LSTM Pose Machines

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    We observed that recent state-of-the-art results on single image human pose estimation were achieved by multi-stage Convolution Neural Networks (CNN). Notwithstanding the superior performance on static images, the application of these models on videos is not only computationally intensive, it also suffers from performance degeneration and flicking. Such suboptimal results are mainly attributed to the inability of imposing sequential geometric consistency, handling severe image quality degradation (e.g. motion blur and occlusion) as well as the inability of capturing the temporal correlation among video frames. In this paper, we proposed a novel recurrent network to tackle these problems. We showed that if we were to impose the weight sharing scheme to the multi-stage CNN, it could be re-written as a Recurrent Neural Network (RNN). This property decouples the relationship among multiple network stages and results in significantly faster speed in invoking the network for videos. It also enables the adoption of Long Short-Term Memory (LSTM) units between video frames. We found such memory augmented RNN is very effective in imposing geometric consistency among frames. It also well handles input quality degradation in videos while successfully stabilizes the sequential outputs. The experiments showed that our approach significantly outperformed current state-of-the-art methods on two large-scale video pose estimation benchmarks. We also explored the memory cells inside the LSTM and provided insights on why such mechanism would benefit the prediction for video-based pose estimations.Comment: Poster in IEEE Conference on Computer Vision and Pattern Recognition (CVPR), 201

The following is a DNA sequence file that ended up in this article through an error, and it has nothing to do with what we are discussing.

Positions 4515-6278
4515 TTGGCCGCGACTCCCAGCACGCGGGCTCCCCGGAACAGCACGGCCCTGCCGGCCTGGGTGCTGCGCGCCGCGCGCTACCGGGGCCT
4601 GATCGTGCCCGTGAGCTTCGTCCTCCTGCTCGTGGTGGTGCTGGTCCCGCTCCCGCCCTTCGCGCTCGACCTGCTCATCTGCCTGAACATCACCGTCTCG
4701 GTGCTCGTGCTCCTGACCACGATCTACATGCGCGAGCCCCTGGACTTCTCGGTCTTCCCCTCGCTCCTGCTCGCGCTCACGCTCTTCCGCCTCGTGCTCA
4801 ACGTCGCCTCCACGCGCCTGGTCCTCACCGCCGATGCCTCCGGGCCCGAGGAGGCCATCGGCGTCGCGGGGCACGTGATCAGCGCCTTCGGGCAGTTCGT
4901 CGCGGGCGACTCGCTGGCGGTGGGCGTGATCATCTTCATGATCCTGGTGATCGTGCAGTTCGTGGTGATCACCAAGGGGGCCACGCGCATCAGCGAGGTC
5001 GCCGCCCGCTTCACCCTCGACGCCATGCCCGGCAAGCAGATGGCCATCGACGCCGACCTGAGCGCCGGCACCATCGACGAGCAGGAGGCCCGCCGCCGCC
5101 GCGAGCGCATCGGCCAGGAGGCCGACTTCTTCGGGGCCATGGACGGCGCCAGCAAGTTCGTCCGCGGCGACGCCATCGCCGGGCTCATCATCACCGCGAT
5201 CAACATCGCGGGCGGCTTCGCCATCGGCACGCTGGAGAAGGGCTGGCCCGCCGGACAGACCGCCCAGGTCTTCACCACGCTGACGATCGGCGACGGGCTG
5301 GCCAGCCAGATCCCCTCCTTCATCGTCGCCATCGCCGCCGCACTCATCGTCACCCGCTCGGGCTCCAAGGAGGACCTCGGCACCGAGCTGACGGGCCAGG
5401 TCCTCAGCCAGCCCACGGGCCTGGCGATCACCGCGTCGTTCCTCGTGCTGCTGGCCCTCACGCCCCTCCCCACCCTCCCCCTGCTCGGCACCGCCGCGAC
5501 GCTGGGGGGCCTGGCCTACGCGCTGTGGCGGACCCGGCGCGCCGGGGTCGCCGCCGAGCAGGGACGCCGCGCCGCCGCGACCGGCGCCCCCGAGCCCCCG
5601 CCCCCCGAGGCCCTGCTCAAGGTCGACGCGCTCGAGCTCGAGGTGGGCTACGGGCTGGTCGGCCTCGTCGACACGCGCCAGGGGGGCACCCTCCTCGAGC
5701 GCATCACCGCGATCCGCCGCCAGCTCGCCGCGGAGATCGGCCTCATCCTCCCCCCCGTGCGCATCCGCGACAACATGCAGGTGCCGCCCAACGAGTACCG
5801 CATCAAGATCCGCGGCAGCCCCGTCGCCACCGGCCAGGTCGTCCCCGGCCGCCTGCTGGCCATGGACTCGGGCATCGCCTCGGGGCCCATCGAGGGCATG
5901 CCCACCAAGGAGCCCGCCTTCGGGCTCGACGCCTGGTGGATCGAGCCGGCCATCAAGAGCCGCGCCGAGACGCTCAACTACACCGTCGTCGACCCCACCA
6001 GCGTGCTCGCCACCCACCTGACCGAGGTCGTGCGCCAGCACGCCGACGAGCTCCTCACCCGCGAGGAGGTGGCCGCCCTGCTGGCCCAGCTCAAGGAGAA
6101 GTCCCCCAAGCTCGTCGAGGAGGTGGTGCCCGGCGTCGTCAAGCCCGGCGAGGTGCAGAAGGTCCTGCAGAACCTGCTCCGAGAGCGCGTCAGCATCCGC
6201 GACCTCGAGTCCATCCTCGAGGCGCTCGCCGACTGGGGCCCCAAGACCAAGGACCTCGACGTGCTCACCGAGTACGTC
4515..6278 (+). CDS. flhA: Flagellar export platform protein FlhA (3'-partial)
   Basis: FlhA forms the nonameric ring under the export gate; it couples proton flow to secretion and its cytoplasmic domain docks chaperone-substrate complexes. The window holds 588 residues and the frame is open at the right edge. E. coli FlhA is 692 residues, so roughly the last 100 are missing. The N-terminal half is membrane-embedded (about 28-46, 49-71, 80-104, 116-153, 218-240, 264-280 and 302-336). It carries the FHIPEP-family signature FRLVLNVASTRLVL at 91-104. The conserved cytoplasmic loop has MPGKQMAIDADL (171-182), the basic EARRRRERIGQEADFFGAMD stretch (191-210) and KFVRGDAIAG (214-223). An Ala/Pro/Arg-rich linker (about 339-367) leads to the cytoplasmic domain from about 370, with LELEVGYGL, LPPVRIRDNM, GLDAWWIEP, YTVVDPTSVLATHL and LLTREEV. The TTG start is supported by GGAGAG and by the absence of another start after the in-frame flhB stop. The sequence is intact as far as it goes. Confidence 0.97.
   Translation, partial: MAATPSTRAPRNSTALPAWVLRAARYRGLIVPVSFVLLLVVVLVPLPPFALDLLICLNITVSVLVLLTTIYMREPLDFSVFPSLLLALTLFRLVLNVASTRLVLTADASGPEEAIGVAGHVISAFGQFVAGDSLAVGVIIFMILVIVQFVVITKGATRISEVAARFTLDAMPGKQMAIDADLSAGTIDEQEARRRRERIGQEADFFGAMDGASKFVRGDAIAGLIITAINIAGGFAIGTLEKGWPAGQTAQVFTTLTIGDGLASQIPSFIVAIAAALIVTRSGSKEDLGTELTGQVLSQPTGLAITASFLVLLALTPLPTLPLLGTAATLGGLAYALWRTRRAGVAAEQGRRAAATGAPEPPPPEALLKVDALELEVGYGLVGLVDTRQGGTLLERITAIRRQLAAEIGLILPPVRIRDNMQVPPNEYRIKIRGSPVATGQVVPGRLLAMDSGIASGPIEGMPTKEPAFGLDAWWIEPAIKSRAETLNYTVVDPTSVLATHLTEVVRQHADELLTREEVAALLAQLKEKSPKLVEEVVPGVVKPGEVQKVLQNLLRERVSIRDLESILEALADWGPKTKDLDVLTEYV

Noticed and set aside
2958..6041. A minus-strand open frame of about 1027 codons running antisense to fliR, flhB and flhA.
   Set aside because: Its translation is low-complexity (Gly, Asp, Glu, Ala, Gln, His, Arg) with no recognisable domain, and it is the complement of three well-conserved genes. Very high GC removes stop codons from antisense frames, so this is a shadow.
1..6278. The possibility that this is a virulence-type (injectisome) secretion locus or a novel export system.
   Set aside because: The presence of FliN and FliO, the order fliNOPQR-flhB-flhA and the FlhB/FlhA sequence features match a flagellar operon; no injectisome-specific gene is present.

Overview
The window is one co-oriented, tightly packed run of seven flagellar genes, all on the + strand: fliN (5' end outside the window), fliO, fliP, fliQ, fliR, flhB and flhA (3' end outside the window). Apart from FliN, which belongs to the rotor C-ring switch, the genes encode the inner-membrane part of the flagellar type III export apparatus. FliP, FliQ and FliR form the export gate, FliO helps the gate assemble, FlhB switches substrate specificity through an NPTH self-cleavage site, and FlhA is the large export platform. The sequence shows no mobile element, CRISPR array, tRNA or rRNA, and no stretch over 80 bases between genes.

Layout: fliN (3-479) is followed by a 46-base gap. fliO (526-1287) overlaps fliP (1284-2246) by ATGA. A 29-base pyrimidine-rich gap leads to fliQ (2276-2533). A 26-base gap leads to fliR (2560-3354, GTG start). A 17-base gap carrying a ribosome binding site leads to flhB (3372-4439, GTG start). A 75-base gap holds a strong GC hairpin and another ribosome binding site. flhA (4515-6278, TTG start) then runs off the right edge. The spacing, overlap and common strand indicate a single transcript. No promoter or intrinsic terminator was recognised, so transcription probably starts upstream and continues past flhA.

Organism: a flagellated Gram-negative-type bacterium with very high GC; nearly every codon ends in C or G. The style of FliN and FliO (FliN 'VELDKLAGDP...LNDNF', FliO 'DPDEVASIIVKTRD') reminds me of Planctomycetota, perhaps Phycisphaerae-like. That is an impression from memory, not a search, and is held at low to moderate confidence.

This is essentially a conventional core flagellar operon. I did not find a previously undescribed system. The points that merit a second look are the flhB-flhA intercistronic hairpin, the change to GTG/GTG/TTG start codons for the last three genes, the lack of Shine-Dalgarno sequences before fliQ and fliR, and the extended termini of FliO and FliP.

zkFL: Zero-Knowledge Proof-based Gradient Aggregation for Federated Learning